Security news that informs and inspires

The NSA is Here to Help

PHOENIX–The National Security Agency does not spend much time showing its work publicly. Indeed, the agency’s work depends on most people not knowing what’s going on inside Fort Meade. But recently, NSA has stepped up its efforts to work with cybersecurity analysts and researchers in the private sector, hoping to gain insights from outside practitioners while also lending context to the discoveries and research private companies produce.

The centerpiece of that effort is the NSA’s Cybersecurity Collaboration Center, a new group created about two years ago with the mission of building lasting, productive relationships with private sector partners that help defenders on both sides of the fence react more quickly and efficiently. The CCC is not meant to be another in the endless list of public-private partnerships or information-sharing silos that the federal government has created over the years. Instead, it is meant as a two-way street, with NSA giving as well as taking.

“We only know one part of the picture. The intelligence community has to be in that conversation. We need to bring our data and understanding of what’s happening to get ahead of it.” Morgan Adamski, director of the CCC, saud during a keynote at the LabsCon conference here Thursday.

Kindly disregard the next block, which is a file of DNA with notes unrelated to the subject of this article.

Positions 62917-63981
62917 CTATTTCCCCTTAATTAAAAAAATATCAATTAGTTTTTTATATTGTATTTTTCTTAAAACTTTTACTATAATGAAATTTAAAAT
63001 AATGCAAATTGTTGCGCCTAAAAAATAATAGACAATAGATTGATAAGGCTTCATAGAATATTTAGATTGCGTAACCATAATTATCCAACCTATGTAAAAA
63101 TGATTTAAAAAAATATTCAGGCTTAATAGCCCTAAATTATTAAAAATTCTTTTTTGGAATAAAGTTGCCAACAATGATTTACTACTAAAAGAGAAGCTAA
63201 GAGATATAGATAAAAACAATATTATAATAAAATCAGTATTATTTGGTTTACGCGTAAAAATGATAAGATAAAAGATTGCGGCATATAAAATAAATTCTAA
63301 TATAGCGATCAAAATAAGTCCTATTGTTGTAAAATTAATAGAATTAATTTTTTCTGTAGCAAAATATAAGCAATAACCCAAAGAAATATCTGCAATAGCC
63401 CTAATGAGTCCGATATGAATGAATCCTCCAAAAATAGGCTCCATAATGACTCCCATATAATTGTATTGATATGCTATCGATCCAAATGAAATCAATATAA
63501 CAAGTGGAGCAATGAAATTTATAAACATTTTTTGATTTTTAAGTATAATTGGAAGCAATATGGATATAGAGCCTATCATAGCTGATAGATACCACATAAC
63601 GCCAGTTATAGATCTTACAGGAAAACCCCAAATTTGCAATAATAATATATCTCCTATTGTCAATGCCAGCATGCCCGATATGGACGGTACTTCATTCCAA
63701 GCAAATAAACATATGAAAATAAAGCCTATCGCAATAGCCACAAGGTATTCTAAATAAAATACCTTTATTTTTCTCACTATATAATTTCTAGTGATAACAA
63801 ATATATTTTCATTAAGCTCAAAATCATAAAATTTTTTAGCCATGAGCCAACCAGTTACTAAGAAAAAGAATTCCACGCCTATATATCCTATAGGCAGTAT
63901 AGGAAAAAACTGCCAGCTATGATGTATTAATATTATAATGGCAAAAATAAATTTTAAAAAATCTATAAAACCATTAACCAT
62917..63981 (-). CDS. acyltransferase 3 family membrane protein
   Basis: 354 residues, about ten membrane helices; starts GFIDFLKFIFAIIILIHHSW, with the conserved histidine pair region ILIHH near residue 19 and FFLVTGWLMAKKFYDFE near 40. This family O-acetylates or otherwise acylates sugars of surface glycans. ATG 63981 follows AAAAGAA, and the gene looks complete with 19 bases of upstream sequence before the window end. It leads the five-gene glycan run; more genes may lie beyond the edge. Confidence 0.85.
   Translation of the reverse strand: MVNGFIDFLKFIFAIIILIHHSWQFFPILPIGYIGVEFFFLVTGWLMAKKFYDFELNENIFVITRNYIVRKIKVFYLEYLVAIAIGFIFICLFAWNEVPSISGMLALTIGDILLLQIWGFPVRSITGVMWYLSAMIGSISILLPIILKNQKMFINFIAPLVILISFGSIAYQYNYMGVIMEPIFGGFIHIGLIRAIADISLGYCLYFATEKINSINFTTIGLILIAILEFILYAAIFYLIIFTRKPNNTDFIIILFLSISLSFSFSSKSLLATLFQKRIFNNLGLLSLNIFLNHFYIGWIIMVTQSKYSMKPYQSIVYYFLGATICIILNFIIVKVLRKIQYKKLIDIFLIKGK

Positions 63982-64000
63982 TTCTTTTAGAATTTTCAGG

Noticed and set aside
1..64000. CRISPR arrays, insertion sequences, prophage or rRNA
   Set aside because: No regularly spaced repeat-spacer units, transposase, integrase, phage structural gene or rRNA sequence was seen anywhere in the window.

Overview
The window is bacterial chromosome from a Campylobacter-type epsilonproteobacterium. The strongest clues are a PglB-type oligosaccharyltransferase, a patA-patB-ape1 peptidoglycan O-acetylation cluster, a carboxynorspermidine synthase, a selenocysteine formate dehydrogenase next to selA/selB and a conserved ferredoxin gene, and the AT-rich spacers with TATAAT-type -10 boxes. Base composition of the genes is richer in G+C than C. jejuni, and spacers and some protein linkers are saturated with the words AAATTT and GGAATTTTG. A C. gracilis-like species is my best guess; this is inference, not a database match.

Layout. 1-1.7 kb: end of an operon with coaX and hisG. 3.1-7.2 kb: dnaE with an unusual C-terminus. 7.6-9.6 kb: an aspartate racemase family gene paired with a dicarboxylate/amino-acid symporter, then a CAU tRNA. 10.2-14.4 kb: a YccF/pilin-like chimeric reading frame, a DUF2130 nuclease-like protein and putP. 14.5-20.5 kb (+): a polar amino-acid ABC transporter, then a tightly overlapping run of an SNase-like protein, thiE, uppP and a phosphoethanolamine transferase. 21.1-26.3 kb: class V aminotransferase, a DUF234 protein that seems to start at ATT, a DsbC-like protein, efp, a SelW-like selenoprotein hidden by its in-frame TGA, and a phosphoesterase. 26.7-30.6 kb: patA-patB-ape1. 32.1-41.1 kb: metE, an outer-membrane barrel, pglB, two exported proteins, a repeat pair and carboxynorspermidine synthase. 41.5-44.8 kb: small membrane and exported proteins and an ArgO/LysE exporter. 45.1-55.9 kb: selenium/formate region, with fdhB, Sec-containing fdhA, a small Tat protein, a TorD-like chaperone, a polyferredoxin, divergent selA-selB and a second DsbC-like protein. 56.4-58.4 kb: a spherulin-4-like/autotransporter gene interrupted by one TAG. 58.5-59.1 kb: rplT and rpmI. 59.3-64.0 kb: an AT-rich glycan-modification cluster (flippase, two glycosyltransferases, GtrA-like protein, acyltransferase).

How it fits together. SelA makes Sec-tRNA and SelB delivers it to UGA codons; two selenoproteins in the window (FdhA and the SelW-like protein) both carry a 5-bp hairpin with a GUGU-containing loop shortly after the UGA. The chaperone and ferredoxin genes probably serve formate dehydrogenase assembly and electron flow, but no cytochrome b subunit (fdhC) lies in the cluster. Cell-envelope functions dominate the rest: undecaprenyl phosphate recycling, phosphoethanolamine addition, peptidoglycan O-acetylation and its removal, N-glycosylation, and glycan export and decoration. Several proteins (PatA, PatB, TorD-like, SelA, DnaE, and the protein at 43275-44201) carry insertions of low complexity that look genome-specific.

“Operational collaboration is a conversation between us government defenders and you, sharing unique and timely info with context.”

That last word is the real crux of the effort. NSA and its partners in the signals intelligence community collect massive amounts of information on a daily basis and have insights into networks and environments that private organizations don’t. That gives the agency the ability to add context and color to discoveries that other organizations make, creating a more complete picture of a given threat or attacker’s activities. In the past, NSA and other government agencies typically have shared very limited information on attacks or vulnerabilities, and usually on a case by case basis. Adamski wants to change that.

“We were only helping one company at a time. Ninety percent of the time, when we share technical indicators, people already know them. What we were missing is real time sharing with context and actionable unique information. The intelligence community had to come to the table,” she said.

To underscore the spirit of cooperation and openness, the CCC itself is physically located outside the fence line on NSA’s Maryland campus and Adamski said much of the work the group does with outside partners is done on an unclassified level. The goal is to build a level of trust with the private sector that has not always been there in the past.

“We have to make sure we care about the same things. We need trust. If you don’t trust me with your data, things can break down pretty quickly, she said.

Though the CCC is meant to share information with outside organizations and help defenders protect their networks, the NSA is benefitting, as well.

“We’re learning a ton back about things we didn’t know. We’re moving faster. Attribution is coming faster because everyone is feeding data into ont place and we’re building a more complete picture,” Adamski said.

One recent example of that is the advisory that CISA published in April 2021 warning that state-sponsored attackers from China were targeting users of the Pulse Connect Secure VPN, including federal government employees. Adamski said NSA became aware of the attacks when a partner in the private sector alerted the agency, which then set off NSA’s own investigation.

“We saw significant targeting of VPN users after the shift to remote work. We were able to take the information from our partner and add context and color and put out the advisory,” she said.